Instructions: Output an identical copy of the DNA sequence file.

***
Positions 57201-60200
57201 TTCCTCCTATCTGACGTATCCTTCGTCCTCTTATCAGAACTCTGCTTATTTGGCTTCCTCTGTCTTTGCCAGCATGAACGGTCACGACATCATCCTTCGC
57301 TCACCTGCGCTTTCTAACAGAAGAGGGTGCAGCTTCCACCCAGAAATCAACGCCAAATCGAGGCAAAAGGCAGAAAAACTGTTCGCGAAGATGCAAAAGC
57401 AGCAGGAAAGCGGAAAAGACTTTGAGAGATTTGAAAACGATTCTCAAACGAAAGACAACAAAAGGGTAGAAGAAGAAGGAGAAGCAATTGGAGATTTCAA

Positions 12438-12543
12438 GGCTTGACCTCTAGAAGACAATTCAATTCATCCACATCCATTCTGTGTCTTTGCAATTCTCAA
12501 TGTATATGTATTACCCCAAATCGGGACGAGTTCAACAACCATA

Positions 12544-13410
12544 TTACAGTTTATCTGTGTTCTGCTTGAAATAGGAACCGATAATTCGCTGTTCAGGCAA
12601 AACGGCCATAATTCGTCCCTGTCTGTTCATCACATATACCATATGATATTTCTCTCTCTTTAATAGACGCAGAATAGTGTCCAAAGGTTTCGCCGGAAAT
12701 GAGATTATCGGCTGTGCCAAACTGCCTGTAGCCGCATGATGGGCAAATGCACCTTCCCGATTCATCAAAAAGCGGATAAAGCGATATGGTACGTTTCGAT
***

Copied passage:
Positions 57201-60200
57201 TTCCTCCTATCTGACGTATCCTTCGTCCTCTTATCAGAACTCTGCTTATTTGGCTTCCTCTGTCTTTGCCAGCATGAACGGTCACGACATCATCCTTCGC
57301 TCACCTGCGCTTTCTAACAGAAGAGGGTGCAGCTTCCACCCAGAAATCAACGCCAAATCGAGGCAAAAGGCAGAAAAACTGTTCGCGAAGATGCAAAAGC
57401 AGCAGGAAAGCGGAAAAGACTTTGAGAGATTTGAAAACGATTCTCAAACGAAAGACAACAAAAGGGTAGAAGAAGAAGGAGAAGCAATTGGAGATTTCAA

Positions 12438-12543
12438 GGCTTGACCTCTAGAAGACAATTCAATTCATCCACATCCATTCTGTGTCTTTGCAATTCTCAA
12501 TGTATATGTATTACCCCAAATCGGGACGAGTTCAACAACCATA

Positions 12544-13410
12544 TTACAGTTTATCTGTGTTCTGCTTGAAATAGGAACCGATAATTCGCTGTTCAGGCAA
12601 AACGGCCATAATTCGTCCCTGTCTGTTCATCACATATACCATATGATATTTCTCTCTCTTTAATAGACGCAGAATAGTGTCCAAAGGTTTCGCCGGAAAT
12701 GAGATTATCGGCTGTGCCAAACTGCCTGTAGCCGCATGATGGGCAAATGCACCTTCCCGATTCATCAAAAAGCGGATAAAGCGATATGGTACGTTTCGAT